Note : This tool has been included and replaced by the SMART Documentation and Conversion Helper 2.0 tool, see the blog post here. The download link below points to SMART Documentation and Conversion Helper 2.0

If you have been reading about and testing the new features from System Center 2012 R2, you’ve probably heard about Service Management Automation (SMA), a new automation engine based on PowerShell Workflows and shipping as part of System Center 2012 R2 Orchestrator, along with the existing Orchestrator engine.

If you haven’t yet looked closely at SMA, fear not : My peers Charles Joy and Jim Britt have also blogged extensively about this feature in this blog post series. And we also highlighted this post from the Orchestrator & SMA team.

 

As you can probably guess, there is no easy way to “convert” an Orchestrator Runbook to a PowerShell Workflow for SMA, and you would likely take the “migration” as an opportunity to rework your Runbooks and optimize them for the new framework.

That being said, you might be interested in getting some semi-automated guidance to lay down the backbone for the new PowerShell Workflow. Especially if you are new to PowerShell or PowerShell Workflows. Things like:

  • Laying down the structure of your SMA Runbook based on the branches in the source Orchestrator Runbook : subroutines, “param”, “parallel” & “sequence” keywords,…
  • Pasting PowerShell in the SMA Runbook when a PowerShell script was found in the source Orchestrator Runbook
  • Pasting detailed information about non-PowerShell activities as comments

At the very least, having all details in a single PS1 file could provide a foundation that you can work with and tweak, and save a few copy/paste!

 

This leads me to the “SMART Runbook Conversion Helper” tool. Fully written in PowerShell, this solution is designed to help an Orchestrator user understand how Runbooks could be moved to SMA . It covers the previous scenarios, as well as others.

clip_image001

This post explains the capabilities of the tool, where to download it from and how to use it. If anything, you could also use this tool to document the structure and content of your Orchestrator Runbooks, similar to the work delivered in the Word documentation feature from the Orchestrator Visio and Word Generator (the two tools actually share some DNA).

The Runbook Conversion Helper is the second tool in the SMA Runbook Toolkit (SMART), after SMART for Runbook Import and Export by Jim Britt.

I hope you will find it useful, and am definitely interested in the feedback on this solution!

 

How does it work?

1. The tool lets you connect to an Orchestrator database and browse through available Runbooks

2. Once you have picked a Runbook, the “Export” button creates a PS1 file which can have two layouts:

    • Skeleton export” : Basically, this is the structure of the source Runbook branches and conditions in a PowerShell Workflow syntax, with “workflow”, “param”, “parallel”, “sequence” and the potential “if” conditions.
    • Full export” (default mode) : The same structure as “skeleton mode” is exported, but with details about all properties of all activities in the source Orchestrator Runbook. Specific parsing is done for Run .NET Script activities (including PowerShell), Initialize Data, Return Data, Schedules, Counters. For each properties, published data and variables are replaced by their actual display names (no GUIDs!), so you can easily relate to what they mean. At the bottom of the script, the tool provides a summary of variables, counters, schedules, initialize data activities, return data activities, loops, merging branches. That way, you have a list of items potentially worth investigating when porting your Runbook.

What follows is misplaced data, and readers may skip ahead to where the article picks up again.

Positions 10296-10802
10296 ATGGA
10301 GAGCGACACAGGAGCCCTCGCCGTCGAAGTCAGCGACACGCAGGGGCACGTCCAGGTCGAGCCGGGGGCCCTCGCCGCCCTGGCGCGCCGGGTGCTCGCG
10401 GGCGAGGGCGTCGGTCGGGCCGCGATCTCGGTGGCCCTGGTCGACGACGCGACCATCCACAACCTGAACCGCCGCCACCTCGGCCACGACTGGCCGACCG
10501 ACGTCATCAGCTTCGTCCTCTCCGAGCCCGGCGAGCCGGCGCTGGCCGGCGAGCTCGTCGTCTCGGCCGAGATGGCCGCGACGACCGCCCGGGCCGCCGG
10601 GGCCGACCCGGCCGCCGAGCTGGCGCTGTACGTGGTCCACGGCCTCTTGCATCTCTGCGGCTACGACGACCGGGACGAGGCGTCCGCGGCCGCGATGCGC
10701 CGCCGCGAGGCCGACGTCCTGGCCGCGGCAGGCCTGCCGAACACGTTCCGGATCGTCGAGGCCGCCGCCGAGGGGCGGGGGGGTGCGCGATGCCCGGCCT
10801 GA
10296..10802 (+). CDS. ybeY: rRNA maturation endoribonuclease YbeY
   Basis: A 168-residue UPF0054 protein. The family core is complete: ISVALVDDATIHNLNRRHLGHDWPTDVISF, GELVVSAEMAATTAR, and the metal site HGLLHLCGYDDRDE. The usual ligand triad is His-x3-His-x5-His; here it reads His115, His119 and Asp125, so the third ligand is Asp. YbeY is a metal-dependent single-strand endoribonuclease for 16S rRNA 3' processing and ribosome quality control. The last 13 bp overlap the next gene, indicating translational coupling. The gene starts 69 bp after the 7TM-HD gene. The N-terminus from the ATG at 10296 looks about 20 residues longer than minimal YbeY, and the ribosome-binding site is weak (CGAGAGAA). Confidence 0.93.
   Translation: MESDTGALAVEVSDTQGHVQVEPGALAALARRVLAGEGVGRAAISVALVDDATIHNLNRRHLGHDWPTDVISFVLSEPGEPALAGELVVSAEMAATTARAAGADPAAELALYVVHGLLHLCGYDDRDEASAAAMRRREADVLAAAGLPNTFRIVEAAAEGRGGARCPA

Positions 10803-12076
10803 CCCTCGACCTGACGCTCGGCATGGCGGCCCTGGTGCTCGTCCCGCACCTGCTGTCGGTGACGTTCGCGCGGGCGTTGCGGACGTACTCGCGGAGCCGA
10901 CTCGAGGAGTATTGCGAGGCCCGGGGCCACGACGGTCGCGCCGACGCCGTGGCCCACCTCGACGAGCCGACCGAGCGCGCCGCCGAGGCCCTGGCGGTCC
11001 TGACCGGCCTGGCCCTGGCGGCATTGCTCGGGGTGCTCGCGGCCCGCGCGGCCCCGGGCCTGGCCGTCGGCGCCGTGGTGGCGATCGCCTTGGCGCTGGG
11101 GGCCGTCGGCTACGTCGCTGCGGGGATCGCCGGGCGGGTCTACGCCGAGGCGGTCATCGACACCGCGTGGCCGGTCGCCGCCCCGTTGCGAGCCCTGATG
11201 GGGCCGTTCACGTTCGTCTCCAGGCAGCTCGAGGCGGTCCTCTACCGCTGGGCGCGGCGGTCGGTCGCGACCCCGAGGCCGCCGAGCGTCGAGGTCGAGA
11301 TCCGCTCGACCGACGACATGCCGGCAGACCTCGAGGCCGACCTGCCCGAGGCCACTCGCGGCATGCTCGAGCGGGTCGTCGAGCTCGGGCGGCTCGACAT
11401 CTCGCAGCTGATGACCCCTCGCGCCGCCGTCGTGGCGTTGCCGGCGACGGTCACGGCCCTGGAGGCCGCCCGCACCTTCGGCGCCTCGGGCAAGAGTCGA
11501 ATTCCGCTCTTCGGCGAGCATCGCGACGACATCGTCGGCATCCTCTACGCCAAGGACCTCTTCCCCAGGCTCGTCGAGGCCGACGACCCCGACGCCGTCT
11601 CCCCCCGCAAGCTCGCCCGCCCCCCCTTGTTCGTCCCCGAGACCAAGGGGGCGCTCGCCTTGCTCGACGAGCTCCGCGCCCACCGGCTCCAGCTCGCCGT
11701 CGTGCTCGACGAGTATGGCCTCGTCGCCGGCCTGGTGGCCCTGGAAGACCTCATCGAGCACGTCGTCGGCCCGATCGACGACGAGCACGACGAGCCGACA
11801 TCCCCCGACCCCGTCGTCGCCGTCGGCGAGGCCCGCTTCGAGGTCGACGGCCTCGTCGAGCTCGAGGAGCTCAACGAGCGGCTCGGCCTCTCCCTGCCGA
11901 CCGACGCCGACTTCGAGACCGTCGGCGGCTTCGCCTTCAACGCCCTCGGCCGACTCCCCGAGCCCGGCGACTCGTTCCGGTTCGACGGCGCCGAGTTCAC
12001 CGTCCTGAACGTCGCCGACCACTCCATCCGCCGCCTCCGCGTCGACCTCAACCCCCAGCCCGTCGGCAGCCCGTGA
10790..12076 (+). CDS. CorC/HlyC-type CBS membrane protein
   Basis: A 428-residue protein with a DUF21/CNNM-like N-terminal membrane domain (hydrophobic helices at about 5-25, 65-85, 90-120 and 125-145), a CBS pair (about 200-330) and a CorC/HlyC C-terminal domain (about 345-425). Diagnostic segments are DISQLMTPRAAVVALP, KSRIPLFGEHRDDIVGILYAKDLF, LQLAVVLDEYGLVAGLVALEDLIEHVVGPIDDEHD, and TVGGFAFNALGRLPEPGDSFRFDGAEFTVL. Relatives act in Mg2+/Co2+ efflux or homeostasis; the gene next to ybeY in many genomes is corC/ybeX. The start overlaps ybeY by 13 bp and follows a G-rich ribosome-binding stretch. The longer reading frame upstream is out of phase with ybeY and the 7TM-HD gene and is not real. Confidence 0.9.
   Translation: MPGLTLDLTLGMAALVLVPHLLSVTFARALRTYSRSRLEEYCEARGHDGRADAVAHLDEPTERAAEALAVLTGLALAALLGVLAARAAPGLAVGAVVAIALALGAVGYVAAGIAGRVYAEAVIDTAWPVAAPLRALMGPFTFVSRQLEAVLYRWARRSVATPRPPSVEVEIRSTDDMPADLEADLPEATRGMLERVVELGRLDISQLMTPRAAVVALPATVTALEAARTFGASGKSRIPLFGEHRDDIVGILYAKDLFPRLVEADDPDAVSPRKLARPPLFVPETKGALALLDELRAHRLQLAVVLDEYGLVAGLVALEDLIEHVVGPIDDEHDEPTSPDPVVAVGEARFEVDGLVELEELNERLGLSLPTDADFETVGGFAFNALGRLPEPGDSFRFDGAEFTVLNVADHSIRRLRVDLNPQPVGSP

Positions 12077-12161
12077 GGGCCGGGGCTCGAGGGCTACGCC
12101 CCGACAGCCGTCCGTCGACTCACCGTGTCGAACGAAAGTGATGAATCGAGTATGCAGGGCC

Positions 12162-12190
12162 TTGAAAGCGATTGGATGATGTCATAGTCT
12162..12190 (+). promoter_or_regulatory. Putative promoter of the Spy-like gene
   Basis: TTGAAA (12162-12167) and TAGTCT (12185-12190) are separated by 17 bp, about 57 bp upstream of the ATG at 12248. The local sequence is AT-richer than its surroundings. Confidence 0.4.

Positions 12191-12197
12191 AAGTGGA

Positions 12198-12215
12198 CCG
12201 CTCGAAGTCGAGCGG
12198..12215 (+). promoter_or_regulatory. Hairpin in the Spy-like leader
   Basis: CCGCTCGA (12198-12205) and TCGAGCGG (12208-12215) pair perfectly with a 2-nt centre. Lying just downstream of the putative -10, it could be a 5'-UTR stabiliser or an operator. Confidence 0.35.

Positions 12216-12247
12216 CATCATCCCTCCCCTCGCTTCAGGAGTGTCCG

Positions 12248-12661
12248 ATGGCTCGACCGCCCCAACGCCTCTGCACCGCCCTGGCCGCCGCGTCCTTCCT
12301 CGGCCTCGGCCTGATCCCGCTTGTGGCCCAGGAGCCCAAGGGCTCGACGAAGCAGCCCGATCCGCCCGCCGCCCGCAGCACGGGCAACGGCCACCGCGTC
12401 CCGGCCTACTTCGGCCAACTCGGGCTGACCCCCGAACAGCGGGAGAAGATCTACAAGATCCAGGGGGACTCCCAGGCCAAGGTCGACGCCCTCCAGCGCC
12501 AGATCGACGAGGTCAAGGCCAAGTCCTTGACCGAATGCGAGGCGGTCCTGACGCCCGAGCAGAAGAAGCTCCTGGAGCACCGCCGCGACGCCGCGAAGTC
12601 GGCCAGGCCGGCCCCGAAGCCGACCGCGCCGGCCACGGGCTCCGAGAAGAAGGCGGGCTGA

3. The tool also provides the option to open the PS1 file  automatically into PowerShell ISE for direct modifications

Sweet, where can I get it?

Note : The download link has been updated to point to the SMART Documentation and Conversion Helper 2.0 tool, which replaces this tool and this version. Actual blog post for the SMART Documentation and Conversion Helper 2.0 is here.

Orchestrator Visio and Word Generator 1.5

Installation and use

1. Copy SMA-RunbookConversionHelper.ps1 to any machine that has network access to an Orchestrator database

2. Right-click and “Run with PowerShell”

3. The Runbook to export can be chosen by double-clicking it in the folder hierarchy, or by clicking on the Export button. The PS1 file will be created in the same directory as the tool.

4. If you checked the “Open in ISE after conversion” option, ISE is opened to display the new file

The tool should be able to run on any machine, and without any parameters. By default, it will just time out if you do not have an Orchestrator DB locally (it defaults to localhost), and will give you the option to select another server in the GUI. You can also set the DB server via the command line (-DBServer switch), or in the script itself. Finally, the tool also remembers the last server used, thanks to a configuration file automatically saved/loaded.

Important note : Once again, remember the output PowerShell file is NOT ready to be imported right away into SMA. This is a helper and you do have to review the output and edit it. A very simple example would be the Orchestrator published data inside PowerShell scripts : The tool parses them and replaces them right inside the script, with lines like the two below, that you would have to update with PowerShell variables coming from other parts of the workflow or from a subroutine. Given how they are used in PowerShell, the use of curly bracket may not be the most adequate choice to surround variables and publish data in the ouput process, but it made sense to use them as this is how they are represented in Orchestrator.

$Cloud = Get-SCCloud -Name "{Variable:Deployment - VMM Cloud}"
New-SCVirtualMachine -ComputerTier $CT -Name "{Variable:Placement - Dedicated-NoHA-Instance - VM Prefix}-{Activity:Get New VM Number.PublishedData:newVMNb}.{Variable:General - Domain Name (FQDN)}"

Sample outputs

Orchestrator Runbook named “Manage Disk Free Space”:

Output in skeleton mode:

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#################################################################################
# WORKFLOW CREATED BY THE SMA RUNBOOK CONVERSION HELPER
# This was created in 'Skeleton Mode', to only display
# the overall structure of the source Orchestrator Runbook